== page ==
try {
            // Create a connection factory
            JmsFactoryFactory ff = JmsFactoryFactory.getInstance(WMQConstants.WMQ_PROVIDER);
            JmsConnectionFactory cf = ff.createConnectionFactory();

            // Set the properties
            cf.setStringProperty(WMQConstants.WMQ_HOST_NAME, HOST);
            cf.setIntProperty(WMQConstants.WMQ_PORT, PORT);
            cf.setStringProperty(WMQConstants.WMQ_CHANNEL, CHANNEL);
            cf.setIntProperty(WMQConstants.WMQ_CONNECTION_MODE, WMQConstants.WMQ_CM_CLIENT);
            cf.setStringProperty(WMQConstants.WMQ_QUEUE_MANAGER, QMGR);
            cf.setStringProperty(WMQConstants.WMQ_APPLICATIONNAME, "JmsPutGet (JMS)");
            cf.setBooleanProperty(WMQConstants.USER_AUTHENTICATION_MQCSP, true);
            cf.setStringProperty(WMQConstants.USERID, APP_USER);
            cf.setStringProperty(WMQConstants.PASSWORD, APP_PASSWORD);
            //cf.setStringProperty(WMQConstants.WMQ_SSL_CIPHER_SUITE, "*TLS12ORHIGHER");

            // Create JMS objects
            context = cf.createContext();
            destination = context.createQueue("queue:///" + QUEUE_NAME);

            long uniqueNumber = System.currentTimeMillis() % 1000;
            TextMessage message = context.createTextMessage("Your lucky number today is " + uniqueNumber);

            producer = context.createProducer();
            producer.send(destination, message);
            System.out.println("Sent message:\n" + message);

            consumer = context.createConsumer(destination); // autoclosable
            String receivedMessage = consumer.receiveBody(String.class, 15000); // in ms or 15 seconds

            System.out.println("\nReceived message:\n" + receivedMessage);

            context.close();

            recordSuccess();
        } catch (JMSException jmsex) {
            recordFailure(jmsex);
        }

        System.exit(status);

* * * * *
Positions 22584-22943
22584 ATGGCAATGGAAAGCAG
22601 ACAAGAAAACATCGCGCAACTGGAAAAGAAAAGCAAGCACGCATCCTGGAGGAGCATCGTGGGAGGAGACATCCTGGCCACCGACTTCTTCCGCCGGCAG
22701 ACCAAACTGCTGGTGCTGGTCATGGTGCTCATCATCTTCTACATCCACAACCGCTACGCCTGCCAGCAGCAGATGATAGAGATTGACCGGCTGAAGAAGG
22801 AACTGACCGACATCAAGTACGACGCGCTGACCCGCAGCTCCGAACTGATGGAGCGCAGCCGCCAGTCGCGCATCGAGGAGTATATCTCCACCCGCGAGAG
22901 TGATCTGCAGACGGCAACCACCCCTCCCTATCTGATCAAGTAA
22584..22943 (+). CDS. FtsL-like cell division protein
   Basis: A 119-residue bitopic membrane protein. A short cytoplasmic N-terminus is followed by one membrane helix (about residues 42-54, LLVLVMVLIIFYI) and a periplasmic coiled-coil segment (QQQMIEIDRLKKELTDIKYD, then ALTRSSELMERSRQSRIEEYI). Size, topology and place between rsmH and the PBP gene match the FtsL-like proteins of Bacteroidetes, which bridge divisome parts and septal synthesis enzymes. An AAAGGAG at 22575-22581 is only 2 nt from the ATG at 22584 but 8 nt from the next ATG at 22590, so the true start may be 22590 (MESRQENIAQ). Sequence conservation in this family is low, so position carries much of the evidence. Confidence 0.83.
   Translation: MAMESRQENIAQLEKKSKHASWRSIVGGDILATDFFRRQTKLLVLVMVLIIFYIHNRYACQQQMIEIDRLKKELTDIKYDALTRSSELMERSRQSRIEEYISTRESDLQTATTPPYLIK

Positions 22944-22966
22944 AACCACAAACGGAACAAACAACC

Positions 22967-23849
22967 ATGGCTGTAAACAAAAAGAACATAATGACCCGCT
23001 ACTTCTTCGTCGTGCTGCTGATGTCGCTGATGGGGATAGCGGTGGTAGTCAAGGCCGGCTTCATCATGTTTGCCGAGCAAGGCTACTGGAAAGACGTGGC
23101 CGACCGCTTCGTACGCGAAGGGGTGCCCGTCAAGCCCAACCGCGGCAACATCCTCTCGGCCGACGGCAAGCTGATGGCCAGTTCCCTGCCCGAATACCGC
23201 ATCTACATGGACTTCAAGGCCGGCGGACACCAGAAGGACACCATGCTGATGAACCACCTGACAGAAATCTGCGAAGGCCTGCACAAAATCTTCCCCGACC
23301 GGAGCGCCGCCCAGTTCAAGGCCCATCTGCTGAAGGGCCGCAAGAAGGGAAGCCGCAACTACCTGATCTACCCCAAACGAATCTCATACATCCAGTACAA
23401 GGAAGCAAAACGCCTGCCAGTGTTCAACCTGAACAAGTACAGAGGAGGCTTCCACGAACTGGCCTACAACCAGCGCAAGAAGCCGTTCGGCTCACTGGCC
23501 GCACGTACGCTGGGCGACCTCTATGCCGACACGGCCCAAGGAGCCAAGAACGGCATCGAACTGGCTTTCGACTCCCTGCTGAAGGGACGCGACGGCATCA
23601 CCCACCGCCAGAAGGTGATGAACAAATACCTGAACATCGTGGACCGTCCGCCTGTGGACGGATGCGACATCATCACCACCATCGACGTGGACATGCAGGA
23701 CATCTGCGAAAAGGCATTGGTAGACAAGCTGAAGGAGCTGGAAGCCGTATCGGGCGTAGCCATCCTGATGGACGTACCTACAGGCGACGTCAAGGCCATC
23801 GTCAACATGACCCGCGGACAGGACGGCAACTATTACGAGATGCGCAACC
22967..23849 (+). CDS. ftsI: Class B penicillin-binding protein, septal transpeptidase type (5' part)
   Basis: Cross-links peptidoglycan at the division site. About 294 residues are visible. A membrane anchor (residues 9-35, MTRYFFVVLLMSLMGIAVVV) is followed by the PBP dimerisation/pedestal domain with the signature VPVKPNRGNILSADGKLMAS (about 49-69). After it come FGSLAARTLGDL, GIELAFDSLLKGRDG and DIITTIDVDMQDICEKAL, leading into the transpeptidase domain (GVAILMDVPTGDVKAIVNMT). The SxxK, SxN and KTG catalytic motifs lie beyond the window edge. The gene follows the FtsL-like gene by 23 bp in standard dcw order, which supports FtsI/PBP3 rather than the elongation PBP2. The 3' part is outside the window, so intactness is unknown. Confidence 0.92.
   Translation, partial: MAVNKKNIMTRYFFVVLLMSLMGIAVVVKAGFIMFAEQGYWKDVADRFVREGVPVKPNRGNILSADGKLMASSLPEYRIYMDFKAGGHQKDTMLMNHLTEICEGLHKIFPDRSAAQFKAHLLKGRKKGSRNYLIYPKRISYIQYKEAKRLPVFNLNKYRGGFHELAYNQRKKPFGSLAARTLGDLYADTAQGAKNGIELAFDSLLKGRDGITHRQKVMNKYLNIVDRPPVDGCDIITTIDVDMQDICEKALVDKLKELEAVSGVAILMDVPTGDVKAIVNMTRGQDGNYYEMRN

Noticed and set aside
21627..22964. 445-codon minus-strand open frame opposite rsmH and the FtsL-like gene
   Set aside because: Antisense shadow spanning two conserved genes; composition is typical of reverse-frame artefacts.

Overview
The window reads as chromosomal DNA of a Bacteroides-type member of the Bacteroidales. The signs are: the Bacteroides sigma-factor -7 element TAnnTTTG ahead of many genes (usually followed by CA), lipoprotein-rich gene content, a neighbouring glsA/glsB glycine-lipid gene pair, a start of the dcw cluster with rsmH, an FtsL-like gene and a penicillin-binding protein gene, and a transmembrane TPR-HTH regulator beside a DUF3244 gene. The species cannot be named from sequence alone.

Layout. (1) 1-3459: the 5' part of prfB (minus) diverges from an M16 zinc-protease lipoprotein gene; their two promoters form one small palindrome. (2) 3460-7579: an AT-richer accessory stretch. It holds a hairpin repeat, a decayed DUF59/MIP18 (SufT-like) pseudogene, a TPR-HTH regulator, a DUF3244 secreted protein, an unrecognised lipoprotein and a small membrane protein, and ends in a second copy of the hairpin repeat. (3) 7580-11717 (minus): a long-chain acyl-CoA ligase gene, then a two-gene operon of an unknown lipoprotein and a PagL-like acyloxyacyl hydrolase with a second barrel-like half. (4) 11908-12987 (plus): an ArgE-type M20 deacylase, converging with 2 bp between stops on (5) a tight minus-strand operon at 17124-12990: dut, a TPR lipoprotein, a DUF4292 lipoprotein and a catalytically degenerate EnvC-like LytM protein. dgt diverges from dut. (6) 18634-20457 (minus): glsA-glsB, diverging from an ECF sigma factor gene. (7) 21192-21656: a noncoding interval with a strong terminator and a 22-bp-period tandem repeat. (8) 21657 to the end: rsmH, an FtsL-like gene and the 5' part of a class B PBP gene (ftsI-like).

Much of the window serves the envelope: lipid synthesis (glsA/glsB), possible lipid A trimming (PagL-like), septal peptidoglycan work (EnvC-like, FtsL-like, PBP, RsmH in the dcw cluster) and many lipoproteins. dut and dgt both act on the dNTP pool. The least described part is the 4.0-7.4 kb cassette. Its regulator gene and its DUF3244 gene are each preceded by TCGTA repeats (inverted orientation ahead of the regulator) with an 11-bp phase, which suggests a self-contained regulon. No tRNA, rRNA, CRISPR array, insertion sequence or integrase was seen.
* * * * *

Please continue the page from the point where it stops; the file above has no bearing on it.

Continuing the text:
} // end main()

    /**
     * Record this run as successful.
     */
    private static void recordSuccess() {
        System.out.println("SUCCESS");
        status = 0;
        return;
    }

    /**
     * Record this run as failure.
     *
     * @param ex
     */
    private static void recordFailure(Exception ex) {
        if (ex != null) {
            if (ex instanceof JMSException) {
                processJMSException((JMSException) ex);
            } else {
                System.out.println(ex);
            }
        }
        System.out.println("FAILURE");
        status = -1;
        return;
    }

    /**
     * Process a JMSException and any associated inner exceptions.
     *
     * @param jmsex
     */
    private static void processJMSException(JMSException jmsex) {
        System.out.println(jmsex);
        Throwable innerException = jmsex.getLinkedException();
        if (innerException != null) {
            System.out.println("Inner exception(s):");
        }
        while (innerException != null) {
            System.out.println(innerException);
            innerException = innerException.getCause();
        }
        return;
    }

}

JMeter-specific examples can be found in IBM MQ Tutorial: Learn How to Testing With JMeter article

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There is an MQ protocol add-in for Loadrunner. You can head that path. Before the MQ Protocol add on was available (20++ years ago) you had a couple of paths that are still open to you

  1. Winsock, if recording the MQ client
  2. Any template user that supports the MQ interface to leverage direct API calls to the MQ client libraries.

I prefer Winsock. I will readily admit that path is not for everyone. One of my colleagues described it once as picking fly scat out of ground pepper - tedious, but in the end very rewarding.

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  • Hi James, I never used Winsock. Can you please share steps if you have which I can use to connect load runner to IBM MQ May 12 at 16:40
  • In this order, (1) Read the winsock documentation (2) If you have access to the flightsock application for demo and training purposes, experiment with that (3) Record your MQ application us9ing Winsock (4) Use the skills developed to manipulate the script to address dynamic items and user inputs. May 12 at 17:17
  • Somthing you need to confirm immediately is whether you even have the license to use the protocol you have selected. It does you no good if you record protocol X and you are not licensed for it. May 12 at 17:19